Eating Walnuts Doesn’t Just Stop Prostate Cancer, it Shrinks Tumors

By on July 20, 2013
Walnuts have long been lauded for its ability to reduce the risk of heart disease, but now a new study from the University of Texas says there’s another reason to eat up: It could reduce your prostate cancer risk.

The study, which was published in the journal Cancer Investigation, found that rodents which were fed a diet containing walnuts had smaller prostate tumors compared to rodents which ate a walnut-free diet.

It wasn’t a high amount either, say researchers: They say the rodents ate the equivalent of two ounces of walnuts a day.

“We found the results to be stunning because there were so few tumors in animals consuming the walnuts and these tumors grew much more slowly than in the other animals,” says Russel Reiter, Ph.D., the study’s senior author. “We were absolutely surprised by how highly effective the walnut diet was in terms of inhibition of human prostate cancer.”

This research strengthens evidence from a 2011 study that found that rodents fed walnuts had fewer (and smaller) breast cancer tumors than rodents which were not fed walnuts. Though at the time it was not possible to draw any steadfast conclusions on the efficacy of walnuts for cancer prevention–or treatment–this study may give scientists the ammunition they need.

“The data to date suggest that using walnuts on a regular basis in the diet may be beneficial to defer, prevent or delay some types of cancer, including breast and prostate,” says Reiter. “The walnut portion was not a large percentage of the diet.”

Details on the Walnut Study

The research, which was carried out in the University of Texas Health Science Center in San Antonio, Texas, utilized rodents to test out a new theory–could walnuts have a protective benefit against prostate cancer?

To test out this theory, researchers injected mice with cancer cells drawn from human prostates–and then waited for the cancer to manifest. Within a month, tumors began developing in the rodents. Separating the infected rodents into two groups, researchers then fed one group of mice a diet containing walnut powder. The other group received a diet which did not contain walnut powder.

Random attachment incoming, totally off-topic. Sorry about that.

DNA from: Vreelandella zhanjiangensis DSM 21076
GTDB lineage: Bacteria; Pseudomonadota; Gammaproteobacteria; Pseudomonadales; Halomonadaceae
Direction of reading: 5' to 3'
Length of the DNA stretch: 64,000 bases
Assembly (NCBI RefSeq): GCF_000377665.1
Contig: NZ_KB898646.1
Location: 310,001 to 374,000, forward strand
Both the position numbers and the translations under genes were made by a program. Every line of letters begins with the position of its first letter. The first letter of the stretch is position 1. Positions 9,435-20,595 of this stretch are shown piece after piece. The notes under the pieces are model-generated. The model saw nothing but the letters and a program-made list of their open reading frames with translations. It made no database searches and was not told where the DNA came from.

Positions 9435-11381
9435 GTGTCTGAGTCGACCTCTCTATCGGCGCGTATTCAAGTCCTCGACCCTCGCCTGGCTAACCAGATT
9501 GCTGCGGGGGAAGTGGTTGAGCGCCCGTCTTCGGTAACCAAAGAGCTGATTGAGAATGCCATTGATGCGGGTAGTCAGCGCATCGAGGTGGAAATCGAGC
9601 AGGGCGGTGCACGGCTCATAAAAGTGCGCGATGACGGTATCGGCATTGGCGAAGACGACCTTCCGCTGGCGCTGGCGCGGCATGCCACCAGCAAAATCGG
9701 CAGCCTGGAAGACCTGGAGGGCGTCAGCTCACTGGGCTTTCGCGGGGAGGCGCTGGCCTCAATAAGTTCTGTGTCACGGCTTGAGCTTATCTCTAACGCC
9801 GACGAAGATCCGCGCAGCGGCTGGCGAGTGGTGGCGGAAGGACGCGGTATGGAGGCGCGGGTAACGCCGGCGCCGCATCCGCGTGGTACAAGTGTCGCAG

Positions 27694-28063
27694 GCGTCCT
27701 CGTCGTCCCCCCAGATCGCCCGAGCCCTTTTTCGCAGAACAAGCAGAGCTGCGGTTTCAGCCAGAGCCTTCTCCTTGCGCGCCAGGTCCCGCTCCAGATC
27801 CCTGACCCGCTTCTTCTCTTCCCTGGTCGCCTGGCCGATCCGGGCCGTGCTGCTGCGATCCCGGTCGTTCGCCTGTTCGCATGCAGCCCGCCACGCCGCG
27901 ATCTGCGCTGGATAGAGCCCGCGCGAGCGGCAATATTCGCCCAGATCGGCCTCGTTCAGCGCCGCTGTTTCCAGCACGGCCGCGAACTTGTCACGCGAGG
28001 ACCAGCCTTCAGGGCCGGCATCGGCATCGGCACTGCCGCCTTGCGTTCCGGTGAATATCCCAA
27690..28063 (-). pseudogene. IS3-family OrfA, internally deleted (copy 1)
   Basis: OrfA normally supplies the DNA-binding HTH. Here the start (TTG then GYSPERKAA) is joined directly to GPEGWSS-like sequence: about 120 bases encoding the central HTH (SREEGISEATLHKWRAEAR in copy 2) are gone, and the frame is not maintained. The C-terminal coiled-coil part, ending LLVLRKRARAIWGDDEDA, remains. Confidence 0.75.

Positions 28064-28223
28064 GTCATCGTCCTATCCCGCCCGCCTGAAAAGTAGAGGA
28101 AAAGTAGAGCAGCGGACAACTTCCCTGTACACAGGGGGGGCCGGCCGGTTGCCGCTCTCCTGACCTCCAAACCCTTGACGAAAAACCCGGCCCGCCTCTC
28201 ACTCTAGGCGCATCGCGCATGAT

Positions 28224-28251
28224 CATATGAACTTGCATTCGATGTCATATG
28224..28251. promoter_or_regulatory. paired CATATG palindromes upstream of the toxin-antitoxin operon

The results? Walnuts definitely had a protective benefit against cancer.

“Three of 16 mice (18 percent) eating the walnut-enriched diet developed prostate tumors, compared with 14 of 32 mice (44 percent) on the non-walnut control diet,” says The website goes on to say that rodents who were fed the walnut diet also had smaller tumors–about one-fourth the size of the prostate tumors that developed in the control group. Not only did it help prevent prostate tumors, it appears to slow the growth of pre-existing tumors.

And these results were reaped with just a two ounce serving of walnuts per day–about the equivalent of two handfuls of nuts, say researchers.

But does this mean you should start eating walnuts in hopes of driving prostate cancer away? Not necessarily so, say researchers–though the results were remarkable, rodent studies still aren’t a good measure of how it would impact the health of humans. Still, you should consider adding walnuts to your diet, since these nuts also contain other benefits that can improve heart health and weight maintenance.

Readers: Are nuts a part of your diet? Why or why not?

New Study Shows Walnuts Reduce Cancer

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